The Future of Social Commerce

TikTok Shop's $470Bn opportunity (& headwinds), Amazon Storefront's 50% market share (& how creators are making $10k+ a month), and the evolution from creator-led infrastructure like LTK ($3Bn GMV) to creator-owned storefronts like Canal and Flagship.

We’ll dive into TikTok Shop & the transition from creator-led to creator-owned stores.

Welcome back to Meagan’s Newsletter: The Gen Z POV, where I break down trends, industries, and tech with a Gen Z lens every other week. I’m Meagan and I’m so happy you’re here.

My last edition’s deep dive on the rise of paid membership communities completely popped off, with over 500k people reading it in the first 48 hours 🤯 Thank you all for reading, sharing, and all the awesome comments — I so appreciate it.

We’ve also got hundreds of new subscribers (!!), so for those new here, I’m a Gen Z expert and write about the trends I’m seeing in my life. I was formerly an investor, and now run Gen Z VCs, the largest community of Gen Z innovators globally with 24k+ members from 80 countries and now a broader movement. I started the community 2 years ago, and I also consult with CMOs, CEOs, and execs on reaching Gen Z / GTM strategies around community building, socials, impact, and more 💫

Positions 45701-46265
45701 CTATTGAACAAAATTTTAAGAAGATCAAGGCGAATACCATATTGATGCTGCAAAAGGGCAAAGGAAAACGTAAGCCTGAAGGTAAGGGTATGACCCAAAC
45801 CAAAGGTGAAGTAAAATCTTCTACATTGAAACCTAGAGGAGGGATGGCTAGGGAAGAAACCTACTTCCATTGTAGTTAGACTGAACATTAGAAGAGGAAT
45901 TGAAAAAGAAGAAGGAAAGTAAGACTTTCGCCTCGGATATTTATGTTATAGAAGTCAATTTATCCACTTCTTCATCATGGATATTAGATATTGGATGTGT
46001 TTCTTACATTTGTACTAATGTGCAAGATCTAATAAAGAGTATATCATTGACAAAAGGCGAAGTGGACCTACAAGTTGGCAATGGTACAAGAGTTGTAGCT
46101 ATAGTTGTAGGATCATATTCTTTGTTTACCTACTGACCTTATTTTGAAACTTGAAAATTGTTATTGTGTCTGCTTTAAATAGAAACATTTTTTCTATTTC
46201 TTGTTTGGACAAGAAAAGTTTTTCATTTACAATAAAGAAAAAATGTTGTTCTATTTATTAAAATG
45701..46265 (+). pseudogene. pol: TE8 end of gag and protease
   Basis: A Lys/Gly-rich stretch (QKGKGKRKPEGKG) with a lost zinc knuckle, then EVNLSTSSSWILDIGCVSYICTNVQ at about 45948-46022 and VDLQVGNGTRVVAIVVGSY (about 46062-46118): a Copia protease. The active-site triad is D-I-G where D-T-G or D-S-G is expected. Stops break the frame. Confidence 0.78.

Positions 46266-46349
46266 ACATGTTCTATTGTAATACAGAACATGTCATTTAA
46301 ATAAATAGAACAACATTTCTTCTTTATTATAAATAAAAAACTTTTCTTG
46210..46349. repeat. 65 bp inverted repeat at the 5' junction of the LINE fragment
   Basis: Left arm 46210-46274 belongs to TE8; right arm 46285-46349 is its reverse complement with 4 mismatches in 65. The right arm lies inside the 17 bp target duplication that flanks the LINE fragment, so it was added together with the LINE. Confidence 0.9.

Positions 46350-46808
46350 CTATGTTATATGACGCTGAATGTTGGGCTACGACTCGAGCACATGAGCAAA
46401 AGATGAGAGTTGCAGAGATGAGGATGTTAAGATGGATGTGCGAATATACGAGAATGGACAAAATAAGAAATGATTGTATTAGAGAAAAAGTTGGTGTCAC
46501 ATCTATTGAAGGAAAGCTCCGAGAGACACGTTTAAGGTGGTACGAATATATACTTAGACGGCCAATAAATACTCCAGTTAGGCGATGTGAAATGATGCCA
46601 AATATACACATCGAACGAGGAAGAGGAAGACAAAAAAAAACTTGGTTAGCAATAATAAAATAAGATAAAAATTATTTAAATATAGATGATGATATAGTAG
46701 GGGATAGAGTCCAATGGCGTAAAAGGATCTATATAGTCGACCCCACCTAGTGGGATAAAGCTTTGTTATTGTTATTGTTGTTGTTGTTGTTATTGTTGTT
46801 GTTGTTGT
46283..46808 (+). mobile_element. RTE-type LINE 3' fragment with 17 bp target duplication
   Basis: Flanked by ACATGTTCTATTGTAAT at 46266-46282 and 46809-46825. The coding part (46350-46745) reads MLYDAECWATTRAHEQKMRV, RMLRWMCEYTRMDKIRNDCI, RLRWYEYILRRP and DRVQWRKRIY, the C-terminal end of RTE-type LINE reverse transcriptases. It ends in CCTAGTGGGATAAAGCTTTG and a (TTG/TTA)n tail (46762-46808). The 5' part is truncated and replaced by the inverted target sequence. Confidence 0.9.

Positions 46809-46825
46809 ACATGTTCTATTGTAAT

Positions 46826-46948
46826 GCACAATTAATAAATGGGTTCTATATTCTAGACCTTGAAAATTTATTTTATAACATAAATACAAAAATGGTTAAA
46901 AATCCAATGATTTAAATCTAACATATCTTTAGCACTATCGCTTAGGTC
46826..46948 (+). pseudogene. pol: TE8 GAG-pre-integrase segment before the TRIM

Now onto the theme of this newsletter… the future of social commerce.

To start, the new TikTok Shop feature has come up organically on my FYP multiple times this weekend (now has completely taken over my algorithm!) and they’re really making a push in the U.S.. I mention this because soon enough, there will be more people in the world that have TikTok than those that have television.… let that sink in. Bye bye commercials, hello social commerce, where creators are the new storefronts!

  • The #tiktokmademebuyit hashtag has 47.6 Billion views (vs. 4 Billion views for the world’s most televised event ever, Queen E’s funeral)

  • 92% of TikTok users said they take action after watching a product in TikTok

And this goes way beyond TikTok — there are plenty of other companies that are banking on the fact that creators are the next big storefronts.

Amazon’s Influencer program is a big one with creators raking in $10k per month on their storefronts, but there are also newer players like Flagship & Canal capitalizing on creator-owned storefronts and disrupting giants like LTK (which drives $3 Billion annually to brands via influencer social commerce).

Now… let’s get into it! ⬇️

Do you remember WornOnTV, the site that scrapes outfits worn on TV shows/films and directs you to the exact replica where you can purchase it online?

I used to use that website religiously. When I first started building out my “professional wardrobe,” I would watch Supergirl on The CW, take note of the outfits Supergirl would wear in her office scenes, then go directly to WornOnTV to buy those same outfits. Here’s one I still have that I bought directly on the site. And the site is still functioning to this day, promoting outfits worn on Emily in Paris, Euphoria, The White Lotus, and more.